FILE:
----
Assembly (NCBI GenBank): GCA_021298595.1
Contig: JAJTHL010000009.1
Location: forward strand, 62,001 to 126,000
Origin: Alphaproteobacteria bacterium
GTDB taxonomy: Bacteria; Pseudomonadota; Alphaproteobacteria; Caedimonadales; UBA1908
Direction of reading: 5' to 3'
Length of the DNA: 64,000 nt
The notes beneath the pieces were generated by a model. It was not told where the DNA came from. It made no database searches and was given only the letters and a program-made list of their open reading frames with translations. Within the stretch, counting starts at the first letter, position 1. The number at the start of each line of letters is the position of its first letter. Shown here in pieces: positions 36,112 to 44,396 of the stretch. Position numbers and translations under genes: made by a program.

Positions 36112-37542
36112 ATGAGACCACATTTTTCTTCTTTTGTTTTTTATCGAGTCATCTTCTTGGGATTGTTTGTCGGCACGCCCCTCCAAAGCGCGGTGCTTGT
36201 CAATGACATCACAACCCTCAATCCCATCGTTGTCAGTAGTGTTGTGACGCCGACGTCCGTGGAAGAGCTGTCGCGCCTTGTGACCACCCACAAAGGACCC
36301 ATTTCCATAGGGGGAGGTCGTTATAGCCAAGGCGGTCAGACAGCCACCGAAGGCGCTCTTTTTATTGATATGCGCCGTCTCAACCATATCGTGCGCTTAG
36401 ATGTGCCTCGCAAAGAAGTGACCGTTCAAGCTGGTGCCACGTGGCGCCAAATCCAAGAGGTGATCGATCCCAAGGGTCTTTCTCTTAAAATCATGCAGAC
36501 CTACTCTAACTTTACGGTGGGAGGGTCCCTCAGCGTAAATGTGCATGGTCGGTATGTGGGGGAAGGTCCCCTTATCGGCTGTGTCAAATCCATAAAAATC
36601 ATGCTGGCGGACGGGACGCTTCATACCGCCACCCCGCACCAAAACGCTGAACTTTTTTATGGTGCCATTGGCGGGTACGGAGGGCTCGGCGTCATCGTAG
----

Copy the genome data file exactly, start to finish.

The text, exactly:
Assembly (NCBI GenBank): GCA_021298595.1
Contig: JAJTHL010000009.1
Location: forward strand, 62,001 to 126,000
Origin: Alphaproteobacteria bacterium
GTDB taxonomy: Bacteria; Pseudomonadota; Alphaproteobacteria; Caedimonadales; UBA1908
Direction of reading: 5' to 3'
Length of the DNA: 64,000 nt
The notes beneath the pieces were generated by a model. It was not told where the DNA came from. It made no database searches and was given only the letters and a program-made list of their open reading frames with translations. Within the stretch, counting starts at the first letter, position 1. The number at the start of each line of letters is the position of its first letter. Shown here in pieces: positions 36,112 to 44,396 of the stretch. Position numbers and translations under genes: made by a program.

Positions 36112-37542
36112 ATGAGACCACATTTTTCTTCTTTTGTTTTTTATCGAGTCATCTTCTTGGGATTGTTTGTCGGCACGCCCCTCCAAAGCGCGGTGCTTGT
36201 CAATGACATCACAACCCTCAATCCCATCGTTGTCAGTAGTGTTGTGACGCCGACGTCCGTGGAAGAGCTGTCGCGCCTTGTGACCACCCACAAAGGACCC
36301 ATTTCCATAGGGGGAGGTCGTTATAGCCAAGGCGGTCAGACAGCCACCGAAGGCGCTCTTTTTATTGATATGCGCCGTCTCAACCATATCGTGCGCTTAG
36401 ATGTGCCTCGCAAAGAAGTGACCGTTCAAGCTGGTGCCACGTGGCGCCAAATCCAAGAGGTGATCGATCCCAAGGGTCTTTCTCTTAAAATCATGCAGAC
36501 CTACTCTAACTTTACGGTGGGAGGGTCCCTCAGCGTAAATGTGCATGGTCGGTATGTGGGGGAAGGTCCCCTTATCGGCTGTGTCAAATCCATAAAAATC
36601 ATGCTGGCGGACGGGACGCTTCATACCGCCACCCCGCACCAAAACGCTGAACTTTTTTATGGTGCCATTGGCGGGTACGGAGGGCTCGGCGTCATCGTAG